Honey Smacks Cereal is Linked to Salmonella Outbreak
We have a right to expect the food we eat to be safe. The American food industry is subject to strict regulation to protect consumers. However, a long history of mass food poisoning outbreaks in the United States in recent years shows this is not always the case. In the most recent public health alert, Honey Smacks cereal caused a salmonella outbreak.
At least 130 cases of salmonella were confirmed in 36 states including Georgia since the outbreak was announced over the summer, CBS reported.
Manufacturers announced a recall in June. The number of people affected by salmonella has steadily increased since that time.
Centers for Disease Control and Prevention (CDC) pulled no punches in its advice to consumers and sellers. It warned them not to serve, eat or sell Kellogg’s Honey Smacks cereal. The CDC stated:
“Do not eat any Kellogg’s Honey Smacks cereal. This advice applies to Honey Smacks in any size package and with any ‘best if used by’ date.”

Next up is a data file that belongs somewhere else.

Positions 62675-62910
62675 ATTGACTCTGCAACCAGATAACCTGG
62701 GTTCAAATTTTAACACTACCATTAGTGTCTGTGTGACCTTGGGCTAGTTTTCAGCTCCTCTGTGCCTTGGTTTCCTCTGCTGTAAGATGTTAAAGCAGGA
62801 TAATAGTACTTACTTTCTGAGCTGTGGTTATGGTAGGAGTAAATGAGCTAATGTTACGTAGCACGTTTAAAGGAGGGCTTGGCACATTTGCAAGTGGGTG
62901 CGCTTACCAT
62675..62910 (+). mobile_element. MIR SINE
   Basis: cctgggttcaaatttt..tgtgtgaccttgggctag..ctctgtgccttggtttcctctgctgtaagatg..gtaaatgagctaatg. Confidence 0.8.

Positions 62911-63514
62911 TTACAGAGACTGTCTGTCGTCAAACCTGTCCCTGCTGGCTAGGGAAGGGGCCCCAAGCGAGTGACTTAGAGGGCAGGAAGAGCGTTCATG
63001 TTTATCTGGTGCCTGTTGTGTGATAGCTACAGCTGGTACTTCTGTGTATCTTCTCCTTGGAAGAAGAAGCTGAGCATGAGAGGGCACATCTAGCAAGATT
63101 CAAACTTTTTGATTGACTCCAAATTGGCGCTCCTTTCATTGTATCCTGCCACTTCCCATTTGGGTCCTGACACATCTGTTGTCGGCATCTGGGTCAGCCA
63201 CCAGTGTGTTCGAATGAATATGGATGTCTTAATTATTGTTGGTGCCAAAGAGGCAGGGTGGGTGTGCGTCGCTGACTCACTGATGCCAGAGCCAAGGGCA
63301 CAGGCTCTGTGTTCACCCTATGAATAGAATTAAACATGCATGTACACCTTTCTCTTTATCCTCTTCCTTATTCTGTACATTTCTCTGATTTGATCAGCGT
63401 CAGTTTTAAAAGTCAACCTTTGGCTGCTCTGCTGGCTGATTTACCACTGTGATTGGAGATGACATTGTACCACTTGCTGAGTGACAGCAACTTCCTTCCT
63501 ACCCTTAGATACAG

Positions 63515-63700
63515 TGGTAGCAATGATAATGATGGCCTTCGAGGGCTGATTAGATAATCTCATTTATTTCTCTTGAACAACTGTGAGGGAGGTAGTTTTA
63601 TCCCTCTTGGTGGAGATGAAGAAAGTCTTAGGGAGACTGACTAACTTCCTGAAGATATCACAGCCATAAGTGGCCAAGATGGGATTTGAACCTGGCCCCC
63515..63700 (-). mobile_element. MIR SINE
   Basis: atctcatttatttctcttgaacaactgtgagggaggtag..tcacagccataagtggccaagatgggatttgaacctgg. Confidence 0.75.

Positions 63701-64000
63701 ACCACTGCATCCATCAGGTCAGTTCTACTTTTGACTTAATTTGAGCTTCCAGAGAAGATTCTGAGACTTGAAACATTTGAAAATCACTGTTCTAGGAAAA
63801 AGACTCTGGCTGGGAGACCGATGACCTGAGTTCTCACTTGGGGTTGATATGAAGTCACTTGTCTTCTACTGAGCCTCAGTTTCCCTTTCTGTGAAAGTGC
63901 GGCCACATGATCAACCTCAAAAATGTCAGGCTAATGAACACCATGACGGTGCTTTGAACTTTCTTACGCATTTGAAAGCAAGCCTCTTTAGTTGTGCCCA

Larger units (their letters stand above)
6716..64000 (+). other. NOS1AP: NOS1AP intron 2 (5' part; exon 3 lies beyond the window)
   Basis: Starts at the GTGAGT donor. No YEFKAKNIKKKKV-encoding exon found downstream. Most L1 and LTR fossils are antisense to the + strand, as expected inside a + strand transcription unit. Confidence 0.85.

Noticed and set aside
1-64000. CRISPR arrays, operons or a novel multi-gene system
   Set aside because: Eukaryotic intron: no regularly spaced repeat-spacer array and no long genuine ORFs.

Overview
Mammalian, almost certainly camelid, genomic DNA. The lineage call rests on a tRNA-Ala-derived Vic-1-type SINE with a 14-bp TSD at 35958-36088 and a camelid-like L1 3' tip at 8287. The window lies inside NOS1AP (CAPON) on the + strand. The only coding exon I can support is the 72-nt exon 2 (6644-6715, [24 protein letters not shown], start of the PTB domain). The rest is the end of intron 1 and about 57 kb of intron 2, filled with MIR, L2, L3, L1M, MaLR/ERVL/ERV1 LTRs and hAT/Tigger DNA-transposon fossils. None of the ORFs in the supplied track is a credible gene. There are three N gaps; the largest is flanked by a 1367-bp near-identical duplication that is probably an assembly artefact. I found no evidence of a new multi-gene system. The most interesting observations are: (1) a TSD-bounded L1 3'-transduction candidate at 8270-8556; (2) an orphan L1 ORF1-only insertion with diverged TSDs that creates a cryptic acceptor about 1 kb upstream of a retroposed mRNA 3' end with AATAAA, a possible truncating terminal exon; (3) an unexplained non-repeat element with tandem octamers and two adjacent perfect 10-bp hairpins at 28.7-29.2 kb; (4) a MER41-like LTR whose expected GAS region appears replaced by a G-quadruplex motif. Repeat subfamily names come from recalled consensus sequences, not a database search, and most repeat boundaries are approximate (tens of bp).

At least two of the people who developed salmonella after eating Honey Smacks were from Georgia, Atlanta Patch reported.
The CDC said of the initial 73 people infected in the summer, 24 were hospitalized.
The Kellogg Company announced a recall of all 15.3 oz. and 23 oz. packages of Kellogg’s Honey Smacks cereal with a “best if used by” date from June 14, 2018, through June 14, 2019.
Salmonella is a serious condition that can be deadly. The bacteria live in the intestinal tract of humans and animals and is excreted in feces, according to Medicine.net. Eggs, Poultry, beef and milk, may contain the salmonella bacteria. It is linked to contaminated dairy food such as raw milk and eggs but may also be found in fruit and vegetables and other products.
Earlier this year, the CDC announced a multi-state salmonella outbreak linked to contact with backyard chickens. Pre-cut melons were linked to a salmonella outbreak that affected at least 60 people in five states over the summer.
Salmonella outbreaks can be deadly. Elderly people and children are most at risk. A massive salmonella outbreak in peanut butter in 2008 and 2009 was linked to poor hygiene at a factory in Georgia operated by the Peanut Corporation of America. More than 700 people were sickened and nine died.
If you or a family member was sickened by a contaminated product, you may have grounds to file a lawsuit against a manufacturer, a retailer or a distributor. Please contact our Georgia personal injury law firm for help.